County's Bridge Plan for Obamacare Faces Costly and Uncertain Future
November 2, 2012
The county's uninsured poor may have to wait until the Affordable Care Act, aka Obamacare, takes effect on January 1, 2014 to get health insurance.
Monterey County is one of eight California counties that's delayed implementing a bridge plan, or temporary coverage, for some of the poor uninsured patients who will be automatically eligible for expanded MediCal come 2014.
But now, that plan looks very risky, and may not be safe to implement at all, according to a memo dated Oct. 31.
County officials waited for the U.S. Supreme Court to rule, they waited for Salinas Valley Memorial Healthcare System to consider (then reject) a merger proposal from the county's safety net hospital, Natividad Medical Center, and now they're waiting on "a topic of grave concern"—cash flow.
On Oct. 23, the Board of Supervisors requested a written update from Natividad CEO Harry Weis and County Health Director Ray Bullick. Their report, to be discussed at Tuesday's board meeting, lays out the risks of an uncertain—and potentially quite costly—program, which they're calling ViaCare.
ViaCare would cover 1,000 to 1,500 uninsured county residents at or below the poverty line, at a total cost of $12-14 million. Before Obamacare kicks in fully in 2014, there's a 50-percent reimbursement, so the county would be on the hook for some $6-7 million.
However, according to the memo, there's concern about receiving that 50-percent payment at all: "New findings create material doubt about Natividad Medical Center receiving the $6 to 7 million in 'incremental' cash receipts."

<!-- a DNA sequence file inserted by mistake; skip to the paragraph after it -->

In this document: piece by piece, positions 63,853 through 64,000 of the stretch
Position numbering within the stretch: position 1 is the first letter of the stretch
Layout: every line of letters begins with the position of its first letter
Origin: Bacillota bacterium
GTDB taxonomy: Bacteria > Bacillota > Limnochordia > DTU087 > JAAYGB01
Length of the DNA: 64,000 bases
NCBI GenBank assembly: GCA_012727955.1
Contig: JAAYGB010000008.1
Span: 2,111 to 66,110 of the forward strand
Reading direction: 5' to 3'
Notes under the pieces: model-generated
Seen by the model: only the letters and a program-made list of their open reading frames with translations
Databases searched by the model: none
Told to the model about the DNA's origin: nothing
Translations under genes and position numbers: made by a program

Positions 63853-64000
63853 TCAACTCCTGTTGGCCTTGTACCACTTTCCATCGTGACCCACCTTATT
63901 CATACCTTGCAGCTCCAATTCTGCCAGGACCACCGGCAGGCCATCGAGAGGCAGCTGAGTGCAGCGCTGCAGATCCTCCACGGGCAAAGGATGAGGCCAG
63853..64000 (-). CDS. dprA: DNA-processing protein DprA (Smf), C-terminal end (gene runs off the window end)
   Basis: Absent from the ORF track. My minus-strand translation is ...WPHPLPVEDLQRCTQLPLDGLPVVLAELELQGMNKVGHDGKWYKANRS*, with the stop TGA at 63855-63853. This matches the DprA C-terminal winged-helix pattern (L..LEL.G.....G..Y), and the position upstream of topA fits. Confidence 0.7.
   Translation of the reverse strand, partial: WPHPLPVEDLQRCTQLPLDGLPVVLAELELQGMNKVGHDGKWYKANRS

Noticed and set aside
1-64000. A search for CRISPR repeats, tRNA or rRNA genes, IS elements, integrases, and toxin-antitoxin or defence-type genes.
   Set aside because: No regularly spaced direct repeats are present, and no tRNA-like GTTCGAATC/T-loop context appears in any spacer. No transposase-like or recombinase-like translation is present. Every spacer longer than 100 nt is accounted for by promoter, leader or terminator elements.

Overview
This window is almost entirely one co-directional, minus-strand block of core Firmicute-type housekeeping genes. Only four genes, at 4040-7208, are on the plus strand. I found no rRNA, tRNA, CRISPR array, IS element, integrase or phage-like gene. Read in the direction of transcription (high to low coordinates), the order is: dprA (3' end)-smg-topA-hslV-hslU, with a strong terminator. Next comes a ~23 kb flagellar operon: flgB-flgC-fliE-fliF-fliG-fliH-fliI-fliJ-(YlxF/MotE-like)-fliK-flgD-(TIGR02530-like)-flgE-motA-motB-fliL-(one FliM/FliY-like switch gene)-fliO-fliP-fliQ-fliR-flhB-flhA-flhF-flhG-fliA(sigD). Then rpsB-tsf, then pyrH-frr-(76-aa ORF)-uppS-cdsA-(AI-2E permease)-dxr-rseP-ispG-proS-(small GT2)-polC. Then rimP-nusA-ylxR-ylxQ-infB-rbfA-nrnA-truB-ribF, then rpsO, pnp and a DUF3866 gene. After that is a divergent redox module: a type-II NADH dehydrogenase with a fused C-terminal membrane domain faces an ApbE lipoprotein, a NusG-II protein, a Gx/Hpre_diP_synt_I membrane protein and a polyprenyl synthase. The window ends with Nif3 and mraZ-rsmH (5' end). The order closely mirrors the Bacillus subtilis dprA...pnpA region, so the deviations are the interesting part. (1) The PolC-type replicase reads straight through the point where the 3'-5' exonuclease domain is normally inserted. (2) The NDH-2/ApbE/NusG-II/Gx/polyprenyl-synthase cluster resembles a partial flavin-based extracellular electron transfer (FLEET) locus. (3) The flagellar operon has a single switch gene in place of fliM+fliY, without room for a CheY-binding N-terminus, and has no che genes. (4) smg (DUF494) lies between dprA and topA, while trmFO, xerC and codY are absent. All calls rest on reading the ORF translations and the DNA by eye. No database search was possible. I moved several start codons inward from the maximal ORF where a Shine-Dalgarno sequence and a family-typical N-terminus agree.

Even if that cash flow comes through, county officials say they're worried about jeopardizing their ability to get ever-dwindling state funds in the future. Weis and Bullick recommend a dramatically scaled-down version of ViaCare, down to a $3.4 million program.
Public hospitals are accustomed to receiving pennies on the dollar back for providing medical care to the indigent and uninsured already. But that revenue dropped from $24 million/year to $12 million/year in just the past 18 months.
Those already plummeting revenues "will likely decrease further if [Natividad] starts a new Low-Income Health Program," the memo states. Those same public safety net dollars "will increase slightly if it doesn't start the Low-Income Health Program."
Natividad projects a $21 million loss on this year, just due to low reimbursement rates on the cost of care to uninsured and poor patients. Weis expects to be able to make up all or most of that loss from insured patients.
"Monterey County, as the smallest county in CA with a county hospital, does not have the financial ability to make these subsidies or take on the risk of loss for a new program of this type…Natividad is unable to take on the risk of a new Low-Income Health Program."
Representatives of the faith community in Communities Organized for Relational Power and workers in the Service Employees International Union have been pressing the board to approve a bridge plan and cover at least some of them before 2014. Natividad stresses that health care is already available to all, regardless of ability to pay.